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A Ray of Hope
“This will be an experience like no other. At the end of the day will you truly discover how blessed you are” were the last words Mr. Holman uttered as the bell rang to dismiss us from history class.
This was going to the first field trip of the year. I was overwhelmed with excitement mainly because I had no idea what to expect. Would I have fun? Would I grow as an individual? Or would it be the biggest regret? These questions kept running through me head throughout the entire car ride.
“Okay we’re here,” my mother exclaimed.
I embraced the sun’s thriving energy as I stepped out the door. As I entered the location, I received chills like never before. The butterflies in stomach tried to escape as if grasping for air one last time. At Project Commissions on Urgent Relief and Equipment also known as C.U.R.E, Tempe volunteers received the class with a warm embrace.
The place looked like an enormous storage room but, to the selfish eye it appeared to be a garbage dump. Little would they know it is not dump it’s actually donated supplies and equipment.
Project C.U.R.E ships necessities to less fortunate countries. The items in the packages sent cover most supplies that are used in the medical field, from surgical gloves and hypodermic needles to donated hospital beds, wheelchairs and respiratory monitors. Project C.U.R.E. also does two different small kits as well. The C.U.R.E. Kits are medical supplies that address short term emergencies. The C.U.R.E. Kits for the Kids contain health care supplies which are given to parents with children younger than the age of 15.
Sometimes the donated items received are not in very good condition. The materials become broken or incomplete. So the volunteers create an incomplete pile which is used for mix and match. For instance, if there was a wheelchair and one of the footrests was missing one could go through the incomplete items in search for a footrest in hopes of finding one similar to the one that is already there. This was the task I was given it was both challenging and stressful because it’s not always easy finding an almost perfect match.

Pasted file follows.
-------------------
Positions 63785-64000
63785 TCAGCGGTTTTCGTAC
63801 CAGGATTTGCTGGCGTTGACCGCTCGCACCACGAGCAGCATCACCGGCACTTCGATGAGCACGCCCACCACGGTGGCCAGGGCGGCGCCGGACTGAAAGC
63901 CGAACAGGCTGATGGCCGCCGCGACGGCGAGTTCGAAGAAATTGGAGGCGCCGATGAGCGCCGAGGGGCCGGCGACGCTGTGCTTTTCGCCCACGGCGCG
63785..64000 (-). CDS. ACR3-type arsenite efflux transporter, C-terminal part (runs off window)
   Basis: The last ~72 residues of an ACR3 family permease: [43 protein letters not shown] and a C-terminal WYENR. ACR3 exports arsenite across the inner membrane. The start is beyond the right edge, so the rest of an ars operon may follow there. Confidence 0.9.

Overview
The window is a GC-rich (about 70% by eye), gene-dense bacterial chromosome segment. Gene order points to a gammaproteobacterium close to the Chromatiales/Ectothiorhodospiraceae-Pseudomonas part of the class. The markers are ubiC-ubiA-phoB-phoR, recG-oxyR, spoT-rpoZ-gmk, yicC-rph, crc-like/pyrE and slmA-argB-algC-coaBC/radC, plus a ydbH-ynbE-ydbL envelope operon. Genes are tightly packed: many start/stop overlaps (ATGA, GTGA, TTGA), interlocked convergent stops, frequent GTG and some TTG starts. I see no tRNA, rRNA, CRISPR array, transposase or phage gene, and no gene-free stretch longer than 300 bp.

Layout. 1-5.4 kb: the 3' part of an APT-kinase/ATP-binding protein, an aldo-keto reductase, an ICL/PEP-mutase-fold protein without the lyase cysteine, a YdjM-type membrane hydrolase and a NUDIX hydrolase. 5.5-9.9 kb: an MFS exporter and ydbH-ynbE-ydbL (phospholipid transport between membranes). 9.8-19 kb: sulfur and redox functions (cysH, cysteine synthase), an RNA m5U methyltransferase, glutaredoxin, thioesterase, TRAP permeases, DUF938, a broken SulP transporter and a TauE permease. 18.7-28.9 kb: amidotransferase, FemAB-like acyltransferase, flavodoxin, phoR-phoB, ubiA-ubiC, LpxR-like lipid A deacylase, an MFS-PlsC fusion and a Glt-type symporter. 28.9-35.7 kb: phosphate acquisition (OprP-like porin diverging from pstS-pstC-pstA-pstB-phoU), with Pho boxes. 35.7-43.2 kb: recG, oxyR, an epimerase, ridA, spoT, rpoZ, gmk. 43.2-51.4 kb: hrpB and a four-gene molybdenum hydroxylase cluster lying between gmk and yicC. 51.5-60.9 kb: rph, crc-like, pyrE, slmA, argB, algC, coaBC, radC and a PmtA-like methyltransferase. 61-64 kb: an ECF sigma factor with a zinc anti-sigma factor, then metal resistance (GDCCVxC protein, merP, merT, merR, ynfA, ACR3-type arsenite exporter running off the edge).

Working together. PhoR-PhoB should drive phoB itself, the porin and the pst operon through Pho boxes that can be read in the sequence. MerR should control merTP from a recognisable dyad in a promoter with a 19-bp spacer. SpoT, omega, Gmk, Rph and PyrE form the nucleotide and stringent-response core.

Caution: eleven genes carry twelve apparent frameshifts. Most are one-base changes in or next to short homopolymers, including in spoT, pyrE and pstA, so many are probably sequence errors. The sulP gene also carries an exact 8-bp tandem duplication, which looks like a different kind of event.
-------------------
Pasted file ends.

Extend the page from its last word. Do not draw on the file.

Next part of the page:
“How’s it going sweetie?" hovered one of the volunteers from over my shoulder.
“I never thought it would be such hard work.” I said as I tried to find a mix match pair of a footrest.
To my surprise she didn’t respond back, but I did receive a loving smile in return.
My eyes would continuously wonder around as if searching for the leprechaun at the end of the rainbow. I saw the smiles on my classmate’s faces and realized, “Wow we are making a difference here.”
At the time, we were all within the ages of 12 and 13. I didn’t think we would make our difference for our young age.
Suddenly, I heard someone say, “Would you guys be interested in labeling the boxes?”
“Yes!” we all shouted with great joy.
Mr. Holman was right; this experience was like no other. It changed my life in many ways and helped me grow as in individual. For one, I discovered how truly blessed I am and basic necessities are the things I take for granted the most. I have become a materialist person who relies solemnly on her phone, iPod and laptop which is not one of my biggest accomplishments. Now, as I continue to volunteer in high school I enjoy the feeling of helping others placing their needs before my own.